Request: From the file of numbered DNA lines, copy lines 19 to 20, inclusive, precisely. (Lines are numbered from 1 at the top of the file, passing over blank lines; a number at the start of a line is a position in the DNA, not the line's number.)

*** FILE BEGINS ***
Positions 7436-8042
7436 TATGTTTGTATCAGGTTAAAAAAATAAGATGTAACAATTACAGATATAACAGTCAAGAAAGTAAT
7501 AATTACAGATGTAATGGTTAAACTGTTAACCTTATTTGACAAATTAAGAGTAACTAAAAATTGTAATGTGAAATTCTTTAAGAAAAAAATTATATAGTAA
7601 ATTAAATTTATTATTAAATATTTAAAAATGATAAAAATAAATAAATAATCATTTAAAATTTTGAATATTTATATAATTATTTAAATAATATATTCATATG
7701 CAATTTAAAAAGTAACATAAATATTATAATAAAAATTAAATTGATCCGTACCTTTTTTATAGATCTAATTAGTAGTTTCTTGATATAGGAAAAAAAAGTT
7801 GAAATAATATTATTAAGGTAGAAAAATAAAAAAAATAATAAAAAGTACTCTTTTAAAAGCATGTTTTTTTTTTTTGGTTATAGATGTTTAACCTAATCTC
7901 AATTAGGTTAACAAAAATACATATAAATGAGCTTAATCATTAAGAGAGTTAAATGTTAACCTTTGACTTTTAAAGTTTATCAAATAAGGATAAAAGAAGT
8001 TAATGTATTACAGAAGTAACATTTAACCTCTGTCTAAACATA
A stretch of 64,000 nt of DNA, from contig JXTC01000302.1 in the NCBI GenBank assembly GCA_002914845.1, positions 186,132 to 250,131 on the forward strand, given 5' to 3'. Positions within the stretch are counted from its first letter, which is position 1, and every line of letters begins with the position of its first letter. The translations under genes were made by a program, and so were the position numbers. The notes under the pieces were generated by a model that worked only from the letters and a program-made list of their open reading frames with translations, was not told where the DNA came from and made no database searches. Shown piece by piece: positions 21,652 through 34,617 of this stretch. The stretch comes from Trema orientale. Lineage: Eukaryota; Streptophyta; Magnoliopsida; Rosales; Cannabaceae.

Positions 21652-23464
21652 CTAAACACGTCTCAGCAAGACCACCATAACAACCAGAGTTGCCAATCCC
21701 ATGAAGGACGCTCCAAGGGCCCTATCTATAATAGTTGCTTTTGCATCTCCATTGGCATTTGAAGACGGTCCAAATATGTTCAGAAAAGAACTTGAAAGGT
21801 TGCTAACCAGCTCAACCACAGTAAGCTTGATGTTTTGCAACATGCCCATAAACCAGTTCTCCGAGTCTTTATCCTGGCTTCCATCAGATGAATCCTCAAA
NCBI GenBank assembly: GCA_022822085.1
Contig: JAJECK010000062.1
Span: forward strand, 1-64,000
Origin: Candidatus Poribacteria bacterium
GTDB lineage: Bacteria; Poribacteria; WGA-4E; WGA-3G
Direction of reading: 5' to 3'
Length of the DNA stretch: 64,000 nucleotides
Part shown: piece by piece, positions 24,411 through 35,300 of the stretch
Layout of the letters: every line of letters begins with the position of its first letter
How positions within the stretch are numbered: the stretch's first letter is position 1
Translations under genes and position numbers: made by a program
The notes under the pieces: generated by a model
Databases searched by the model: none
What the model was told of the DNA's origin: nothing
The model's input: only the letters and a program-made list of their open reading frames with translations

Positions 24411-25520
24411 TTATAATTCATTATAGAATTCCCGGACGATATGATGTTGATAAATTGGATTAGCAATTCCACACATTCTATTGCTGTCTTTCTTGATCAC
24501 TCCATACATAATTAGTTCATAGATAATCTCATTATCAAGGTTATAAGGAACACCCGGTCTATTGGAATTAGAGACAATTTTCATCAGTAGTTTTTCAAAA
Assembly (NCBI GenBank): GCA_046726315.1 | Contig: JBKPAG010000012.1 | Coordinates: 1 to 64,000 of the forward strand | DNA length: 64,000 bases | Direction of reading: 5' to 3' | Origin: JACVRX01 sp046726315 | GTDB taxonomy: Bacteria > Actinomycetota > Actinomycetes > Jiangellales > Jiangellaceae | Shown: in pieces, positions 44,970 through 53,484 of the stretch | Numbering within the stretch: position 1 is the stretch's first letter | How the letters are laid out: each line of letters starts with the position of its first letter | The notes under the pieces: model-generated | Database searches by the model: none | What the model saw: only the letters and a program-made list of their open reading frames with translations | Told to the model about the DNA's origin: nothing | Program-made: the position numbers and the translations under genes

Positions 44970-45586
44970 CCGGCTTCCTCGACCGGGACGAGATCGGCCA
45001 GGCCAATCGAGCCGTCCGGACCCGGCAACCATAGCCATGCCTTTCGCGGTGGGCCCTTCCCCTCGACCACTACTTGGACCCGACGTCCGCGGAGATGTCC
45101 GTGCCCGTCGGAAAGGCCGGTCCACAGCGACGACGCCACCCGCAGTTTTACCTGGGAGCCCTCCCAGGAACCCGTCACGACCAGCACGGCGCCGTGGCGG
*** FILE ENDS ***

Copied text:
Direction of reading: 5' to 3'
Length of the DNA stretch: 64,000 nucleotides